The most interesting factor in LVMH’s takeover of Tiffany is how LVMH saw most value in Tiffany’s intangible marketing/brand assets:
LVMH’s billionaire boss Bernard Arnault, a renowned dealmaker, was himself focused on ensuring he was getting control of Tiffany’s most valuable assets: all the patented elements that came with the Tiffany brand, notably its robin’s egg blue boxes, the sources said. LVMH’s Bernard Arnault was particularly interested in Tiffany’s distinctive blue packaging.
“Bernard Arnault spent lots of time checking all the IPs and protections on the blue box. The most famous Tiffany product is actually its packaging, the colour, the form, the white satin ribbon, all of this is protected,” said one of the sources close to LVMH.
What an essential lesson for company leaders who spend too much time and effort chasing marketing fads such as Net Promoter Scores, TikTok stories, and digital attribution. Instead, company leaders should focus on building enduring and memorable brand assets.
Much work has been done to help companies build distinctive brand assets.
Jenni Romaniuk from the Ehrenberg-Bass Institute has done a lot of research in the area of distinctive brand assets, including publishing a superb book, “Building Distinctive Brand Assets“. She identifies them as:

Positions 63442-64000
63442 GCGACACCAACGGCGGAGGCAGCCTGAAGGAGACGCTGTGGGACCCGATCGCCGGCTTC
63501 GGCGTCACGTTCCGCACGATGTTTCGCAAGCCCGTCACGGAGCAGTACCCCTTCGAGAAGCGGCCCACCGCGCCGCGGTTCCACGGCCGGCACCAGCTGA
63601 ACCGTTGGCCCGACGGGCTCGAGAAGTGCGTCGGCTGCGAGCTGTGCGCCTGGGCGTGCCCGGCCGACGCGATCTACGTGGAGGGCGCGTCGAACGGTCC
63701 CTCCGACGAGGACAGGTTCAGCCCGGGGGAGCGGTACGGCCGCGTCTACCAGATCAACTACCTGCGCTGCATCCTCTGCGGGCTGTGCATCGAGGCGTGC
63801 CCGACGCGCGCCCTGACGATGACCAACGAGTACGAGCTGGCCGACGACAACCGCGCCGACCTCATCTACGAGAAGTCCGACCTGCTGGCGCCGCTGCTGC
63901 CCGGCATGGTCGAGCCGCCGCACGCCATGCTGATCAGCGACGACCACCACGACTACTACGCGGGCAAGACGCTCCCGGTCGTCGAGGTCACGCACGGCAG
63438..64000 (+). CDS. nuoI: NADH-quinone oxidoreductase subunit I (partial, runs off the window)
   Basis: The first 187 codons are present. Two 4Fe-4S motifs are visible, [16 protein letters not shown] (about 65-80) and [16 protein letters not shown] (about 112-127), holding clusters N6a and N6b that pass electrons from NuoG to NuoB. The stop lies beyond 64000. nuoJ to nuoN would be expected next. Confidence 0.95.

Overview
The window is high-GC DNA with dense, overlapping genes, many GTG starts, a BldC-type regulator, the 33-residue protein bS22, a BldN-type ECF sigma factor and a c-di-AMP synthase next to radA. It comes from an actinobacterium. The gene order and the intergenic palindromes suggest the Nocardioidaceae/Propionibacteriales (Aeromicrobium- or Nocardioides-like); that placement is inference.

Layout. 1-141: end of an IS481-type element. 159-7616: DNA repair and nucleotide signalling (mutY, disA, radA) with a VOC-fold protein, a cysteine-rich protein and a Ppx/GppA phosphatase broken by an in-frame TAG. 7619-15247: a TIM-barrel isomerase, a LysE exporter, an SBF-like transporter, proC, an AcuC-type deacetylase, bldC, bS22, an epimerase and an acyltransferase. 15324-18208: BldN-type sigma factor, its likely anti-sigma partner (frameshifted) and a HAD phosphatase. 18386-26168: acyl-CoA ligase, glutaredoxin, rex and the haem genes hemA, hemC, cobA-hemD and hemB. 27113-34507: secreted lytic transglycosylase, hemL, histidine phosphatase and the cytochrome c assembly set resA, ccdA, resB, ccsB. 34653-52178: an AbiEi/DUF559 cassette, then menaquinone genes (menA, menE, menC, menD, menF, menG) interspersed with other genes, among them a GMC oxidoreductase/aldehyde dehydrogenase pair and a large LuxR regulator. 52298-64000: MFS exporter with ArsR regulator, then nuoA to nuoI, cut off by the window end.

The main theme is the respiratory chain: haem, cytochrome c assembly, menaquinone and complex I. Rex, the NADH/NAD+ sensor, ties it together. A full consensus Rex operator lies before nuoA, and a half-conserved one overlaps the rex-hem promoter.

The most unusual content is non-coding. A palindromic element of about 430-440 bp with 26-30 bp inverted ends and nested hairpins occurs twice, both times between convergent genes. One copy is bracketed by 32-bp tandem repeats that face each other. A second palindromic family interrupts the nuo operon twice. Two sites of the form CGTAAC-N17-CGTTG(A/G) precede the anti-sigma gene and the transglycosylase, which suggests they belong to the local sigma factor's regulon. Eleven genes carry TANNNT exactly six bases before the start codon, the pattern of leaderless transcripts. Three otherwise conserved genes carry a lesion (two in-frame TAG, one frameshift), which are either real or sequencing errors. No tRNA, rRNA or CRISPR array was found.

Brand identity elements are anything that signal the brand name to consumers.
Examples of elements are:
– Music, Sounds and Jingles
– Style of Advertising
– Logo or Symbols
– Pack Shapes
An element is only an asset if it fulfills the following criteria:
Unique – The element evokes the brand, and not competitors.
Famous – Most, if not all consumers should know the element represents the brand name.
A lesson I learnt in the bottom of a Johnnie Walker Bottle.
A few years ago, I worked on a project with Diageo to assess the most distinctive assets of Johnnie Walker, and how they might be best used in a variety of marketing and sales contexts. We all obviously thought it would be the Johnnie Walker “Striding Man” figure. How wrong we were. After comprehensive global research, we realised that the most unique and famous (therefore valuable and distinctive) sales driver was actually the shape of the bottle. People would see it behind a bar from a distance, or in the dark, or partially obscured, and yell out for a Johnnie Walker. We then ensured that we used and exaggerated the bottle itself in a variety of contexts, from advertising, to digital design, to point of sale, to product design and development. It contributed to increased fame and uniqueness, recall and recognition, and ultimately, sales.
- Tiffany blue boxes.
- VB “Hard earned thirst” and more.
- Coca-Cola bottle and Dynamic Ribbon.
- Cadbury purple packaging
- Nike Swoosh
- even Frank Walker from National Tiles “Hello!”.
…These brand assets drive sales in the short term and long-term. They require long term vision and leadership. They require an understanding of how the intangible can become extremely tangible. And as can be seen in the Tiffany takeover, a tremendously valuable driver of shareholder value.